First off this week is
, who writes: "I for one would find it very useful if you added a section in
Basics which describes each of the different ratings given by investment analysts. I have no idea, for instance, what the difference is between 'accumulate' and 'buy.' How else would one accumulate stock other than to buy it? That's just one example of the confusion generated by these ratings."
Suggestion noted, Chris. We'll have something in the glossary soon. In the meantime, here's a primer on analysts' ratings.
Let's start with your specific question: What's the difference between "accumulate" and "buy" ratings? That depends on who's doing the rating. One reason ratings often are so hard to decipher is that different brokerage houses use different terms. For example, while
has three ratings -- "outperform," "market perform" and "underperform" --
BT Alex. Brown
uses a subtler scale of five, like the academic grading system we all recall so fondly. What
calls a "strong buy" is on the "priority list" at
; each is the highest rating those firms give. (
has a decent
schematic of the various ratings systems brokerages use.)
If you want to compare one brokerage's "buy" with another's "accumulate," you'll first have to compare the terms and scales each uses. They may be the same rating. On the other hand, if you're talking about a single firm's ratings, just compare its positions on whatever scale the brokerage uses. To extend the academic metaphor, on a scale of five, you can think of a "buy" as an "A" and an "accumulate" as a "B." While both recommend increasing your position in a stock (like you say, you've got to buy a stock to accumulate it), the "buy" suggests the more aggressive acquisition strategy of the two.
You should take these ratings with a generous helping of salt. Rating securities is not a dispassionate affair -- think
. Never forget that brokerages compete for the underwriting business of the companies they rate, so they try not to alienate possible future clients.
As in graduate school, there's a lot of grade inflation going on: "Buys" proliferate so much that they've taken on an almost neutral status, to the point where "holds" or "market performs" should raise red flags, especially when coming from a company's own underwriter. After all, why hold onto a stock that's merely keeping up with the broader market, when there are so many "buys" right there for the taking? And a "sell" rating? Time to duck and cover.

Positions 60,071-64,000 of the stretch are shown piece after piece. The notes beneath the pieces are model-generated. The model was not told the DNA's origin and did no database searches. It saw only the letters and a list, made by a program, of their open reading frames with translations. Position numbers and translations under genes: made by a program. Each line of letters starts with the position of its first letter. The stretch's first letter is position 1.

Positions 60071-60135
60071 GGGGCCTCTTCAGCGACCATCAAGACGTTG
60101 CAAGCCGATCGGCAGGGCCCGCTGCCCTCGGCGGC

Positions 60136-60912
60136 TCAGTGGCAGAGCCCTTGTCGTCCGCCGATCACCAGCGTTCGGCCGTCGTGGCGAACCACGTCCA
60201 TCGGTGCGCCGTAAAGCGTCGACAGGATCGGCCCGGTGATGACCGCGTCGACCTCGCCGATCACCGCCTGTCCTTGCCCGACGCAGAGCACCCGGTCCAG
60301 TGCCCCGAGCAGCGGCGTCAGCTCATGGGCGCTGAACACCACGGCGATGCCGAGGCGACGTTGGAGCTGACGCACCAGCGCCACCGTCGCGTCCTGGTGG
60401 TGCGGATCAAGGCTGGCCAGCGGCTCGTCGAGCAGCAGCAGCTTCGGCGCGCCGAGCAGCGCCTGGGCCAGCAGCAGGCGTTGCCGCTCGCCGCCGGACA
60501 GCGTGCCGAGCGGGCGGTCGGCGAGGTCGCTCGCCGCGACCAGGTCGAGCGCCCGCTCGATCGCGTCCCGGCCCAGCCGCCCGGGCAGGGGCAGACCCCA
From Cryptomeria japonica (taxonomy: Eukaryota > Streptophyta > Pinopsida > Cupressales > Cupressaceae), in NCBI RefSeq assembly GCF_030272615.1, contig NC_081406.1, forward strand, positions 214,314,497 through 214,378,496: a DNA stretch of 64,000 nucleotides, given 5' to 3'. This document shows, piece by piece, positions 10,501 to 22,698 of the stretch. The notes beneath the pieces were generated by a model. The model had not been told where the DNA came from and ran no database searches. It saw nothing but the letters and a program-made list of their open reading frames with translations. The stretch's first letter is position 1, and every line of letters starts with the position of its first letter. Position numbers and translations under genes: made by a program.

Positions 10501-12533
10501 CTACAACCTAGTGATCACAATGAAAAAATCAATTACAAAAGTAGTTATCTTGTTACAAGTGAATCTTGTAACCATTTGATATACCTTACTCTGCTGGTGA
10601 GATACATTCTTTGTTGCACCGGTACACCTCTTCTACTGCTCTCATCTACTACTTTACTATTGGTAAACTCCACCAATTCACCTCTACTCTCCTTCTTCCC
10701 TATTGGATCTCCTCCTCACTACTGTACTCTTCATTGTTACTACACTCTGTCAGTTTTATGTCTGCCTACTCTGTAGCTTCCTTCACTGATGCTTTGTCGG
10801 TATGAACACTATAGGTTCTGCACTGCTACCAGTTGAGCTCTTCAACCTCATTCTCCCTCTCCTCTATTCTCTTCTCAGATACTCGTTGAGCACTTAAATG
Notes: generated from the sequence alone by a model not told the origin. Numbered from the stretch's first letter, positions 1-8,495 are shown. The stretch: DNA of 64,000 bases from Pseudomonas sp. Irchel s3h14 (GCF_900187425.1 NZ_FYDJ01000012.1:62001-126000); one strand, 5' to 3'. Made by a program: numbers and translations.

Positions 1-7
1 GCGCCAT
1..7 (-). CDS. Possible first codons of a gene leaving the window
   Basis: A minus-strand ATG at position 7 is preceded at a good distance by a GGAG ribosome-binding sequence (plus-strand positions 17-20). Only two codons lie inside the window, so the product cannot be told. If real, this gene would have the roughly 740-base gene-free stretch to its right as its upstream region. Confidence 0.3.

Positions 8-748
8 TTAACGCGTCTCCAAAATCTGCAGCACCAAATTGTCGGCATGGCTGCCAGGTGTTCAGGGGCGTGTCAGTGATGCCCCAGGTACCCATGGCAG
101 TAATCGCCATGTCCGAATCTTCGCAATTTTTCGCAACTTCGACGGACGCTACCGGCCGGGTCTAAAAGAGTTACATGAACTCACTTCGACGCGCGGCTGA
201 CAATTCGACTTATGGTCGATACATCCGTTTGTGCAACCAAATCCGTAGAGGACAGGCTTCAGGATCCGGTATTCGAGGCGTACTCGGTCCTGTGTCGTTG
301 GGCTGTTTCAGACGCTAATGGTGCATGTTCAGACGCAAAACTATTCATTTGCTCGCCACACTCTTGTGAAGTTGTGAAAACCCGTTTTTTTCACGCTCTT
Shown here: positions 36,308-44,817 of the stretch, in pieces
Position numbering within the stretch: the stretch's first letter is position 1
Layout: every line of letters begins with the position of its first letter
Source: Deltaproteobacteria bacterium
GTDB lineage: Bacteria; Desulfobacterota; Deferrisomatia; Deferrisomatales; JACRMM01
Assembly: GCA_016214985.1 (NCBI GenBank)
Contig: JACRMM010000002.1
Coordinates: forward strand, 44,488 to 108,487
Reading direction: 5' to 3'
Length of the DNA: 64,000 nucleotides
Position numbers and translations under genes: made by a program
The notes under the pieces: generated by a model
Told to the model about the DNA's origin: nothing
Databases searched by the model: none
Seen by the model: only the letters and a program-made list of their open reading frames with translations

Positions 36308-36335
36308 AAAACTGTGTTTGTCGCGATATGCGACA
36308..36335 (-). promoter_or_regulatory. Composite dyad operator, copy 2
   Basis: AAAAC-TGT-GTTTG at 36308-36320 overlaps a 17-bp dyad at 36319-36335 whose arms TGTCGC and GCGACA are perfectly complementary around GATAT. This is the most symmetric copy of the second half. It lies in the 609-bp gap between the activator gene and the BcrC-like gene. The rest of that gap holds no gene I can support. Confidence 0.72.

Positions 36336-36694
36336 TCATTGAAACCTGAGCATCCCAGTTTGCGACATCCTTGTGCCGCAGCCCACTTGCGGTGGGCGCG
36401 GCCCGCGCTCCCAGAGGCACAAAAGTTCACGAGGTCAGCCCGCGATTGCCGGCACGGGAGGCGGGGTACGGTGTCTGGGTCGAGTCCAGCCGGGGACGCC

here to practice rating a few 1980s "Hair Metal" bands.
, who wants to know how a stock like
can trade on both the
New York Stock Exchange
and foreign exchanges: It all happens through American Depository Receipts, or ADRs. Developed as a way to facilitate the trading of foreign stocks in the U.S., ADRs are issued by foreign branches of U.S. commercial banks, which hold the underlying shares in trust. Although they trade on American exchanges, it's important to realize that ADRs aren't exactly stock: Rather, they're receipts for stock that these banks hold as custodians. In fact, these custodian banks are actually the registered owners of this stock.
You don't need ADRs to trade foreign stocks. You can always go directly to the foreign exchanges. But ADRs simplify matters quite a bit for U.S. investors. They're quoted in dollars, using a divisor to bring the stock's price in line with U.S. issues. The custodian banks also take care of the issue of foreign taxes, withholding them from issued dividends, changing the remainder to dollars and distributing that sum to American ADR holders.
In the meantime, foreign companies get access to American capital without having to go through the same registration process the
Securities and Exchange Commission
requires of companies that directly issue new stock in the U.S.
, who wants to know how he can monitor the components of the
American Stock Exchange
fund: For those who don't know what a SPDR (pronounced "spider") is, much less an Amex tech sector SPDR, check out
article. For everyone else, including David, you can find this kind of detailed information on
sector SPDR funds at the
Amex Web site.
A little crow to eat from
last weekend's column: Kudos to
, who noted the inaccuracy of my statement that a 1/16 spread would give a market maker "a profit of 6.25 cents on the dollar."
D'oh! That should be 6.25 cents per
. And touche to
, who pointed me toward recent research contesting the notion that the Dvorak keyboard is more efficient than the Qwerty arrangement. Thanks a
, Peter. Where am I supposed to get another analogy for marginal costs? Well, there's always
Memo: Have a dumb question relating to finance? Great. Have a problem with something I've written? That's fine. Send it to
MonEmailbag@thestreet.com, and I'll do my best to answer every Saturday. Include your full name, and please, no questions seeking personal financial advice or regarding personal brokerage disputes. And this reminder: Because of the volume of mail, personal replies can't be guaranteed.